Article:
Día de los Muertos: Recipes and Traditions

Holidays | Day of the Dead Image

El Día de los Muertos, or the Day of the Dead, is a Mexican holiday that falls on November 1st and 2nd and coincides with the Catholic All Saints Day and All Souls Day. The celebration may be Christian on the surface, but ts origins lie in ancient Zapotec and Maya rituals of ancestor worship.

Day of the Dead celebrations are popular not only in Mexico but also with Mexican immigrants in the United States. In recent years the holiday has been increasingly adopted by the American Anglo population, for whom it coincides nicely with Halloween. Similar festivities are celebrated in various forms in other Latin American countries and overseas.

Contrary to expectations, día de los muertos celebrations are by no means somber affairs. Observations center around the commemoration of departed loved ones, with the first day devoted to infants and children and the second day to adults. Families visit graves or build altars in the home which they decorate with pictures of the deceased, candles, marigolds and food offerings. Happy stories are told about those who have passed on.

Some of the more popular food offerings are pan de muerto, sugar candy skulls (calaveras de azúcar) and beverages like atoles and tequila.

Here is a good site to read aboutabout calaveras de azúcar (Mexican sugar skulls).

Day of the Dead Recipes

Atole

Beverages | Atole Image

(Mexican warm cornmeal beverage)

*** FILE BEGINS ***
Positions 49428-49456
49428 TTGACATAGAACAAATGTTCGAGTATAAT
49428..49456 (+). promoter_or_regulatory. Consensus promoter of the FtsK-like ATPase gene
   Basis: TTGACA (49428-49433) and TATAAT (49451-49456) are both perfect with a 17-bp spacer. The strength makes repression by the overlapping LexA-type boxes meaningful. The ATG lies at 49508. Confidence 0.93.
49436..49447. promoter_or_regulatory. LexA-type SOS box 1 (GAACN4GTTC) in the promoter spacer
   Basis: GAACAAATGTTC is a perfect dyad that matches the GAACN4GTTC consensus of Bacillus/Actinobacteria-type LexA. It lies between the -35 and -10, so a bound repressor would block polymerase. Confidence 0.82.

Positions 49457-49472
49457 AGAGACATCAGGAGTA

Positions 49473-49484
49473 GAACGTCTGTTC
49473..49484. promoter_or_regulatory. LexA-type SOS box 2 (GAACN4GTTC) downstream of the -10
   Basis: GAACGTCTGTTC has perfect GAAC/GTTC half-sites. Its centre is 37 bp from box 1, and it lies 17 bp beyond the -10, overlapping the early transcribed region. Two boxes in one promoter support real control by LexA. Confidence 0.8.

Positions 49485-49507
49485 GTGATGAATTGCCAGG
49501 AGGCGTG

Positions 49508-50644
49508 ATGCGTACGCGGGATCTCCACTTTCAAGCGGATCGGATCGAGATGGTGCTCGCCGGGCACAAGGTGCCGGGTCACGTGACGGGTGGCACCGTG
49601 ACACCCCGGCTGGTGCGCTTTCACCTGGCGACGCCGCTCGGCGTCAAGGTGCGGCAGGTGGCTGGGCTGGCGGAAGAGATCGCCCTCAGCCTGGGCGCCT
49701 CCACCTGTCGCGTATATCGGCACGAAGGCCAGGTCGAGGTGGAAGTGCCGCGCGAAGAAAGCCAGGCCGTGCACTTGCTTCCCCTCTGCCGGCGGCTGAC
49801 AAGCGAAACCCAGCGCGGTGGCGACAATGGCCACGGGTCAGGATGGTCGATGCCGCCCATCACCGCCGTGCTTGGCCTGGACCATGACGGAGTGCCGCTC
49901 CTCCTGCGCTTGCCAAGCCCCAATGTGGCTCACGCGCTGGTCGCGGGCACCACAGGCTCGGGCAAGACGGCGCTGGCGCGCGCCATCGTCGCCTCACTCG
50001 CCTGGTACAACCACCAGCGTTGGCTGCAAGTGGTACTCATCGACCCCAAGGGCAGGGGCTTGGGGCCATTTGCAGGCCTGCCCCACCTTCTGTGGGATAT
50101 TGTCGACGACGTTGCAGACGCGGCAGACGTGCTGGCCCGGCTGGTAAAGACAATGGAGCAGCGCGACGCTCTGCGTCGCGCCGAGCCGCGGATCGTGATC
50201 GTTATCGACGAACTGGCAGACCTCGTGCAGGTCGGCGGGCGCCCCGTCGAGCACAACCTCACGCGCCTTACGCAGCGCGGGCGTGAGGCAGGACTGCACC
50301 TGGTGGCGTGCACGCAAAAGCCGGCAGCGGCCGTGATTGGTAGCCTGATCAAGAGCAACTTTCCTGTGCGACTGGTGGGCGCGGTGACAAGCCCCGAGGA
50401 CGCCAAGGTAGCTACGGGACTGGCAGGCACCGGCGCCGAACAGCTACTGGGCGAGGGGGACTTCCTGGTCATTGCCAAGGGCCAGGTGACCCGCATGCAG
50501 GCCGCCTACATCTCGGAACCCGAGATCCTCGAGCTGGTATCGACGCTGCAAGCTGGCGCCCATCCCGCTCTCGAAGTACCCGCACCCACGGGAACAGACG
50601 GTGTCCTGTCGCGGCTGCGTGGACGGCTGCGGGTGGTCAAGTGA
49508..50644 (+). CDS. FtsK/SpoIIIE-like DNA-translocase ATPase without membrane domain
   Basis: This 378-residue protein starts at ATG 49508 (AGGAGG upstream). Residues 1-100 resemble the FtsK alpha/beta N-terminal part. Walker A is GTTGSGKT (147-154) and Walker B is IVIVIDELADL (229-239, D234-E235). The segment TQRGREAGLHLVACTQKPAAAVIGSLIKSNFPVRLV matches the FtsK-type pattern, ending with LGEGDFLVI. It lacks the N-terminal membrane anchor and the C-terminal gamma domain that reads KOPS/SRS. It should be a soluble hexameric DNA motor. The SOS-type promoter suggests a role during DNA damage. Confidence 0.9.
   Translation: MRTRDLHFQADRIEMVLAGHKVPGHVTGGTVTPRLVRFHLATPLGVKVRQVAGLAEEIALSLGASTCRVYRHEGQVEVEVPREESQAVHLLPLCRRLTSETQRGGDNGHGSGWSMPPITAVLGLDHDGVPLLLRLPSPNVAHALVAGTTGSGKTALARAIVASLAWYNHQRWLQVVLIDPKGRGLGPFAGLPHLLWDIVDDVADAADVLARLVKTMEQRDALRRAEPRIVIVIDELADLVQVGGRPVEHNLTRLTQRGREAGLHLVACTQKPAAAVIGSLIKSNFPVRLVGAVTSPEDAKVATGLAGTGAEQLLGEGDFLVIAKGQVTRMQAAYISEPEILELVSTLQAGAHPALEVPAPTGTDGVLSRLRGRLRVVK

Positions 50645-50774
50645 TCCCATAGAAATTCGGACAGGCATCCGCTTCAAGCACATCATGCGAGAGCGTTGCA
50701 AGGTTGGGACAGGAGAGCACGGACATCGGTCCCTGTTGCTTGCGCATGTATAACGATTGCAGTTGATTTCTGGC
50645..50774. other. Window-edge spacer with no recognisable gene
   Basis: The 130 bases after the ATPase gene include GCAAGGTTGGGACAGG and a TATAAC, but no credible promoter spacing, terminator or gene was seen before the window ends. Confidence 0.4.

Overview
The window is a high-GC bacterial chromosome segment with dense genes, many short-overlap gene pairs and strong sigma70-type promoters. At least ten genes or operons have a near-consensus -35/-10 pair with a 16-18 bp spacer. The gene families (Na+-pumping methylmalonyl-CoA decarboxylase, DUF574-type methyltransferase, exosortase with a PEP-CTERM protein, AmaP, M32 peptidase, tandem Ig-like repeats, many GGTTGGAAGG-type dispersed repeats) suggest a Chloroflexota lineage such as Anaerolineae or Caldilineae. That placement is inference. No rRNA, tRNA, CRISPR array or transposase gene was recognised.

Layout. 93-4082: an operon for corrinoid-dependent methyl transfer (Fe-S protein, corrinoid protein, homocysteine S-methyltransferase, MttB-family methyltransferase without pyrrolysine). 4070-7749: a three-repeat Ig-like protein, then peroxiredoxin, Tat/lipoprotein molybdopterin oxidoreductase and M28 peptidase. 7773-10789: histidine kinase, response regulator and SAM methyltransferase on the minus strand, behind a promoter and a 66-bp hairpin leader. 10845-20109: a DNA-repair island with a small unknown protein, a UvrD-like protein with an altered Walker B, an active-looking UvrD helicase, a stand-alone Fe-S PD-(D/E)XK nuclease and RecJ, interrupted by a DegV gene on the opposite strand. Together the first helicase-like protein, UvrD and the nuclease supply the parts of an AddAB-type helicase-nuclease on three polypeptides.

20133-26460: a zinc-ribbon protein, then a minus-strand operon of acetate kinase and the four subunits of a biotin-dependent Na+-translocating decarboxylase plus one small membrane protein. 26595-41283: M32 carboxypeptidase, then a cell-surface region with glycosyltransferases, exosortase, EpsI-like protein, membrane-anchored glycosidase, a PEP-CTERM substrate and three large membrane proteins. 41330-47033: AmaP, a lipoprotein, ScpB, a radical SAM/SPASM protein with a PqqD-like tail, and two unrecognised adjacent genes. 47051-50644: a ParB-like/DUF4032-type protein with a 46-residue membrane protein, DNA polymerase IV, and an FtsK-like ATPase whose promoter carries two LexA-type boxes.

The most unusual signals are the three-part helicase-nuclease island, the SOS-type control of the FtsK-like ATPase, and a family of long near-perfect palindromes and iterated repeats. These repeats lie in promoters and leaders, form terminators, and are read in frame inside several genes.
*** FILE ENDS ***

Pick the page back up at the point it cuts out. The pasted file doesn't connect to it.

Atole (ah-TOH-lay) is an ancient Mexican beverage with origins in pre-Columbian times. Similar warm drinks, thickened with cornmeal, are found throughout Central America and are especially popular for breakfast. Mexican atole is traditional at dia de los muertos celebrations, and it's chocolate version, champurrado, is popular at Christmastime. The consistency of atole varies anywhere from almost porridge-like to a thin, pourable drink. Read more »

Pan de Muerto

Breads | Pan de Muerto Image

(Mexican anise-scented bread for the Day of the Dead)

Pan de muerto, or "bread of the dead," is a sweet anise-scented bread served during Mexico's Días de los Muertos celebrations. The bread is offered up at temporary altars to relatives and friends who have passed away. Loaves are typically round and decorated with a knob of dough on top, representing a skull, and with bone-shaped pieces of dough around its perimeter. Pan de muerto is often sprinkled with colored sugar or glazed with orange juice. Read more »

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